Saving Green Space
December 3, 1838
Today is the birthday of the English activist, conservationist, and naturalist Octavia Hill.
From the time she was 13 years old, Octavia worked to make life better for the working class. As Octavia matured, she crystalized her advocacy. And one of Octavia’s most passionate causes was getting access to nature for all of the folks living in large cities like London.
Historical records tell us that Octavia was a small woman, she didn’t care a lick for fashion, and she had beautiful brown eyes. She was also an exceptional speaker and persuasive advocate, as is evident by a comment the Bishop of London made after meeting with Octavia,
"She spoke for half an hour … I never had such a beating in all my life."
In 1884, Octavia's sister and fellow activist Miranda Hill remarked,
“It has come to the point when two peers and a cabinet minister call and consult her in one week.”
Octavia’s work to save green spaces throughout England led to the establishment of the National Trust.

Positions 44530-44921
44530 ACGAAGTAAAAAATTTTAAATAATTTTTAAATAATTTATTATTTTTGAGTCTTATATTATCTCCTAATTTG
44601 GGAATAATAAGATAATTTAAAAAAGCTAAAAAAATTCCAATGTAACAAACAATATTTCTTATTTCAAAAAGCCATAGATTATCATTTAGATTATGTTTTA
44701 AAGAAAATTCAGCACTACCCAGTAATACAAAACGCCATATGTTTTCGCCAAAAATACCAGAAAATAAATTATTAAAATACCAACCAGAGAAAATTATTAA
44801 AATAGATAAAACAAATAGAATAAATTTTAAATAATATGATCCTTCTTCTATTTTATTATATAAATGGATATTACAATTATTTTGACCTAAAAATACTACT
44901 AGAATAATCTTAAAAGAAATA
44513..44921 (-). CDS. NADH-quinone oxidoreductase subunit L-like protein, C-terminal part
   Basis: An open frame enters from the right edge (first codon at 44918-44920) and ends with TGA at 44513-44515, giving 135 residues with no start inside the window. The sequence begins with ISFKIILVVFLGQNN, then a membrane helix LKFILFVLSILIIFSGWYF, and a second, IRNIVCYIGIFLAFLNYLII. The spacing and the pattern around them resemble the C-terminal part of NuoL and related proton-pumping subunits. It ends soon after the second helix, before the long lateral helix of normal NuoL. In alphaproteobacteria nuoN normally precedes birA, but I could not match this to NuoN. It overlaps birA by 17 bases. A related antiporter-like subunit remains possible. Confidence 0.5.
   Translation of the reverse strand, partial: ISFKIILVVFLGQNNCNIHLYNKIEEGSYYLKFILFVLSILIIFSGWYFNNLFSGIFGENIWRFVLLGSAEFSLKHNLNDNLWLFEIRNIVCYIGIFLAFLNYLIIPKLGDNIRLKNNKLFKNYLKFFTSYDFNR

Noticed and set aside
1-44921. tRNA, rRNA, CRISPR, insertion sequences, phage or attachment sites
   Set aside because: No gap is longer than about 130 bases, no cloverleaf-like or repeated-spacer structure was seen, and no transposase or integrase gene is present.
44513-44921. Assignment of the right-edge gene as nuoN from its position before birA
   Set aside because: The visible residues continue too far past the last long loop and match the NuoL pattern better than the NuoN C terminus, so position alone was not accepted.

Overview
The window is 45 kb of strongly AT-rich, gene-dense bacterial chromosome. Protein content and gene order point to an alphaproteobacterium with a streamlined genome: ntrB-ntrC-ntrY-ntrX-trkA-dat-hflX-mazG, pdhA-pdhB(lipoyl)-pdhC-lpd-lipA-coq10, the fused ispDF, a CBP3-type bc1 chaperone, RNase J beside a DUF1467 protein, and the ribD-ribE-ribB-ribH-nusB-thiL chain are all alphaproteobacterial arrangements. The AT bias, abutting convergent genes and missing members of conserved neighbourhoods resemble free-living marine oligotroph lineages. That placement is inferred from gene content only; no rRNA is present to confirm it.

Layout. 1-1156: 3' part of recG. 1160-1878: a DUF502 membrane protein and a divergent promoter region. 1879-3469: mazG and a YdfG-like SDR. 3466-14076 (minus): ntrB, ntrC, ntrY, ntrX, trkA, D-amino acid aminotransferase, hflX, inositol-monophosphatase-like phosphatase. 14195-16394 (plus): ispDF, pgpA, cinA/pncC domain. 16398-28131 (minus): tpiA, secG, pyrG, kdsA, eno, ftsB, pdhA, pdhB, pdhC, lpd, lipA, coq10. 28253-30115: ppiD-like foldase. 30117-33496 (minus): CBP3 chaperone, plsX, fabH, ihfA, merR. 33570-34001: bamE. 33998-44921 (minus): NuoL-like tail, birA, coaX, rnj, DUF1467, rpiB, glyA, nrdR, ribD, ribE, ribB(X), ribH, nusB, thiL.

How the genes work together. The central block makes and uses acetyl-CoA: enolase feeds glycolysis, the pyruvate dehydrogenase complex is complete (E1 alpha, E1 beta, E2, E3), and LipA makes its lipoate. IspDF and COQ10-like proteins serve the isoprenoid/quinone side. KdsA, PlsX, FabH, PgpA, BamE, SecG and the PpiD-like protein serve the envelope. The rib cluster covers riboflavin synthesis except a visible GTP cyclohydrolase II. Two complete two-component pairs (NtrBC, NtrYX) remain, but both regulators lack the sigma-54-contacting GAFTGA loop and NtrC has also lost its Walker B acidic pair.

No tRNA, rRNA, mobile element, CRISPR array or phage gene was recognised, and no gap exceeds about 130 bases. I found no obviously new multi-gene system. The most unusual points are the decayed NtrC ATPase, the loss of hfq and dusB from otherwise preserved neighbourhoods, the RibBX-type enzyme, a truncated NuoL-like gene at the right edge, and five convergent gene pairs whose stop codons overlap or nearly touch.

It was Octavia Hill who said,
“The need of quiet, the need of air, the need of exercise, and, I believe, the sight of sky and of things growing, are human needs, common to all…”
And finally, gardeners will chuckle at this little passage from a letter Octavia wrote to her sister, Gertrude, on October 22, 1852:
“Oh, Gertrude! I am so happy, so very very happy. I wish you were with me. You would so love all my beautiful things...
I have a little room, all to myself. When anything is wrong or unjust downstairs, I have only to come up into my own little room, and it is so still...
I usually have some flowers, for the ladies are very kind in bringing me them. I have a few poor little plants that I am fond of. Then I have eleven dear little snails. They are such darlings.”